On July 29th, 1944, Captain James R. McCartney commanding officer of “E” Company of the 2nd Battalion of the 67th Armored Regiment had brought his company in Grimesnil and set up his bivouac area at coordinates 279460 (See map below) at the east of Captain Walter C. Johnson’s commanding post.
“E” Company at that time was in good shape despite the rough fighting during the previous evening, Captain McCartney did a mistake but it turned to be a profitable one. Once the assembly area set up he thought he lost three tanks during the previous fighting, requisitioned and received three new Sherman tanks, in reality he only has lost one. In addition, a section of “D” Company commanded by Lieutenant James Bell Heins Jr. was separated from the rest of the company and showed up with “E” Company with two tanks in support, making a total of twenty tanks with “E” Company on the night of July 29th to the 30th.
Around 0830pm Captain James R. McCartney and his men were assigned the mission to place a roadblock at coordinates 272468 (see map below) and another one at coordinates 271472. In the meantime he was on the radio with two half-tacks from “I” Company of the 41st Armored Infantry Regiment waiting for him at the first crossroad. Six tanks were used and turned into obstacles to create the roadblocks, once on position, commanders turned off their engines.
Captain James R. McCartney statement: “About 1120pm or 1130pm, as I was standing by the lead tank, I heard the unmistakably regular ‘Click, Click, Click’ of German infantrymen coming down toward the road junction (272468). I walked to the intersection with my jeep driver, and thinking I saw a vehicle coming down that road I hollered: ‘Is that a friendly vehicle?’ There was no answer. After a few seconds’ delay I could hear the doughs fixing their bayonets and the infantry suddenly opened fire down the road. My lead tank then opened up, and then a German self-propelled 75mm on a Mark IV chassis started firing. With fire coming from three directions, I hit the dirt and then tried to get back to my lead tank without getting hit.”
The captain had no idea because of darkness of the amount of enemy equipment and personnel. With his jeep driver, they tried to communicate with the command post to warn them of the upcoming attack but in vain. His driver didn’t have the choice but to pull over and to abandon the jeep. Taking position with the tanks, Captain McCartney told 1st Lieutenant William Dooley, Commanding Officer of the 3rd Platoon, to fire off to the right of the main road with his three tanks so that they could direct their fire at the German force, which was getting closer. After that, he instructed him to hold the crossroads as long as he could, if possible.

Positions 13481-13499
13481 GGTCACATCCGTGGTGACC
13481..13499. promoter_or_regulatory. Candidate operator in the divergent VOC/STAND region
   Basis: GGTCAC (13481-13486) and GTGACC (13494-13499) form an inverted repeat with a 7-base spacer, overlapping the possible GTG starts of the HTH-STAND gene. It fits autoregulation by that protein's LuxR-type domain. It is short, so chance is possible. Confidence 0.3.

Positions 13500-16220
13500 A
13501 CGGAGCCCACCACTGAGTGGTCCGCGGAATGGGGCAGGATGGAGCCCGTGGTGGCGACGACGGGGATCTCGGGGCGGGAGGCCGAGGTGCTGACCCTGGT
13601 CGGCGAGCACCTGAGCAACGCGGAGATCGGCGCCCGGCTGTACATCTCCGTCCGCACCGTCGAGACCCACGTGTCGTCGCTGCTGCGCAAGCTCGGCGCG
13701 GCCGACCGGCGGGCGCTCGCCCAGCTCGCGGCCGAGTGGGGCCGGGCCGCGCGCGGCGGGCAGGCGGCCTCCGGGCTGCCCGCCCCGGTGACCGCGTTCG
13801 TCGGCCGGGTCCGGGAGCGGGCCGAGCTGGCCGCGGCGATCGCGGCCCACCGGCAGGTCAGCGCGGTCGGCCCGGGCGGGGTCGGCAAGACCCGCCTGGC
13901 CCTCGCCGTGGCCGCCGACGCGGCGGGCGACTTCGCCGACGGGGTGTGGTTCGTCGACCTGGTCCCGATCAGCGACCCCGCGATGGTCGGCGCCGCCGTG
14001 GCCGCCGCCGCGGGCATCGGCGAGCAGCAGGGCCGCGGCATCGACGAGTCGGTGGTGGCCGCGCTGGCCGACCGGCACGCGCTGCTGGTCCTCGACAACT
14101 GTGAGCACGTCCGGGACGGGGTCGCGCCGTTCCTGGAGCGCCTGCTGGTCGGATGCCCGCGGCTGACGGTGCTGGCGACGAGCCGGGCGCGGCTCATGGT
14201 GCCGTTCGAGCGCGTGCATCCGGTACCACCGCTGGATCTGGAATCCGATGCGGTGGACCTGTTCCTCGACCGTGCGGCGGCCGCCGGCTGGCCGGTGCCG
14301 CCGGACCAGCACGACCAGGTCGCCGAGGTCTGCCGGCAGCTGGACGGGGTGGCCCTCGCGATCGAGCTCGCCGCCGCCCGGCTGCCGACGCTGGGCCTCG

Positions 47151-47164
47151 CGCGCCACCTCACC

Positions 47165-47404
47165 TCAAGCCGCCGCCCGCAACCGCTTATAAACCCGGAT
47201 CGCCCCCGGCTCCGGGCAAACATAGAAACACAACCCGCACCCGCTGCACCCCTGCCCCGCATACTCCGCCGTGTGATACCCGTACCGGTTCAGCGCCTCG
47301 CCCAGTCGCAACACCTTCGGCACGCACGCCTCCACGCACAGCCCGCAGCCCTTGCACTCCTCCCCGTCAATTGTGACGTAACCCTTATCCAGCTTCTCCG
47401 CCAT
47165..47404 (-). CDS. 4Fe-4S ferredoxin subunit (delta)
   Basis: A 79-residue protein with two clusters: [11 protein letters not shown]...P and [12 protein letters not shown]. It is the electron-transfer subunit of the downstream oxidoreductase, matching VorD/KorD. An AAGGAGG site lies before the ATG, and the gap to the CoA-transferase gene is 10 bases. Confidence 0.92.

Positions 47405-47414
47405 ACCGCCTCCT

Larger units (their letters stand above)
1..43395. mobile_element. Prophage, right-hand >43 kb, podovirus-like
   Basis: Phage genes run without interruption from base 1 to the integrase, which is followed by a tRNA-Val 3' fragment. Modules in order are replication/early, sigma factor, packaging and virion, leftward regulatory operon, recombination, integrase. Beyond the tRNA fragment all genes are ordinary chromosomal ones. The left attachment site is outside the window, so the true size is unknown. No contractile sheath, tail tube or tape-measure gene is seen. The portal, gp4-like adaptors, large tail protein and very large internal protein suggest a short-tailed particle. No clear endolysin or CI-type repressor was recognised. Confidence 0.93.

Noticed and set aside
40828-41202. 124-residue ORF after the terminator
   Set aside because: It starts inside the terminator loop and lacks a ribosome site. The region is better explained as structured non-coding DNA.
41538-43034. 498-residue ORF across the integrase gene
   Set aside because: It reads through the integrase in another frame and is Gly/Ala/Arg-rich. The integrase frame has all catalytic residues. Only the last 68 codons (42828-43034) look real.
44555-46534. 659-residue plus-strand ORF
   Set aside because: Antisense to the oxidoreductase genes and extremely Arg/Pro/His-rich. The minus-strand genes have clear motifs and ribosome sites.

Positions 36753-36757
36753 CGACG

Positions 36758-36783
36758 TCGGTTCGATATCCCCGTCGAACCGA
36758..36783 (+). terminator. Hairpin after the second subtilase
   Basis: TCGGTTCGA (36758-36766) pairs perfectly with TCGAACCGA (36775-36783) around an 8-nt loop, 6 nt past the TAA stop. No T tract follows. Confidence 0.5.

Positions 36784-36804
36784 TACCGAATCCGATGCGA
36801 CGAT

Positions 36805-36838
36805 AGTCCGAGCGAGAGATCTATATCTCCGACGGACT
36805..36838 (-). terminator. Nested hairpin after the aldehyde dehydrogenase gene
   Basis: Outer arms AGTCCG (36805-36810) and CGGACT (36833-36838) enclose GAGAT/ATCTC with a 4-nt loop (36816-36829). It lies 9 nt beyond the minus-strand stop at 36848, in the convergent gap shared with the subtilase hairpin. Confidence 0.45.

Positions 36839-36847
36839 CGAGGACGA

Meanwhile, the German infantry was penetrating through the fields, creeping up along the ditches, in order to reach the Grimesnil road. At about 0100am, 1st Lieutenant Dooley’s tanks were able to return safely to the high ground by the command post as Captain McCartney ordered.
The twenty tanks of “E” Company were well defended by the infantrymen, indeed the enemy was attacking by making infiltrations through the lines with bazookas.
As the German column moved closer, Captain McCartney’s command tank was getting ready to face the first enemy vehicle approaching from the west but while he was turning his turret around to the left, his eyes left the road and in no time the tank had turned over on its side! Everybody got out and abandoned the tank. Fortunately, a tank shell then destroyed this first enemy vehicle.
Lieutenant Ed Brannick (AAR Spelling) organized his mortar platoon in such a way as to be sure that he could fire without hitting any friendly vehicles. The mortars did their job knocking out the enemy vehicles using white phosphorus to light up the scene in the night.
The tanks could fire successfully even those located on the north side of the road where a turn in the road and a gully were in their way. Indeed, the German column got stuck from “E” Company’s command post and around the bend of the road so the enemy vehicles were within easy reach!
The German infantrymen infiltrating through the fields along the Grimesnil road were stopped thanks to the fire coming from the 62nd and the 78th Armored Field Artillery Battalions. They entered the battle only around 0300am but their precise artillery fire really made all the difference.
At dawn, about three hundred German infantrymen tried to penetrate the defended position around the command post by crossing through a swamp to the north of the Grimesnil road. This attempt was a failure because the tanks pursued and almost killed them all.
The Germans suffered many casualties that night: about six hundred bodies were found along the Grimesnil road. Major Jerome Smith (AAR Spelling), Battalion Executive, 2nd Battalion of the 67th Armored Regiment described it as “the most Godless sight I have ever witnessed on any battlefield”. In addition, they lost many different types of vehicles: tanks, 150mm and 170mm guns towed and self-propelled, half-tracks, motorcycles and trucks.
Captain R. McCartney -©Libraryofcongress.
The U.S. troops had a difficult time during the night as well. Captain McCartney’s words show the chaos of this battle: “Nobody has any control during a night fight, and it is pretty much every man putting forth an individual effort which somehow adds up to teamwork. (…) In such a situation, tank commanders and platoon leaders went from tank to tank directing fire and pointing out targets, it was impossible to describe terrain or locations over the radio in that hell, so men ran fearlessly from tank to tank with messages and directions, all the men at one time or another got out of their tanks to beat off infiltrated enemy infantrymen. Nobody sat safe, just firing from within the tanks. Those men deserve the credit.”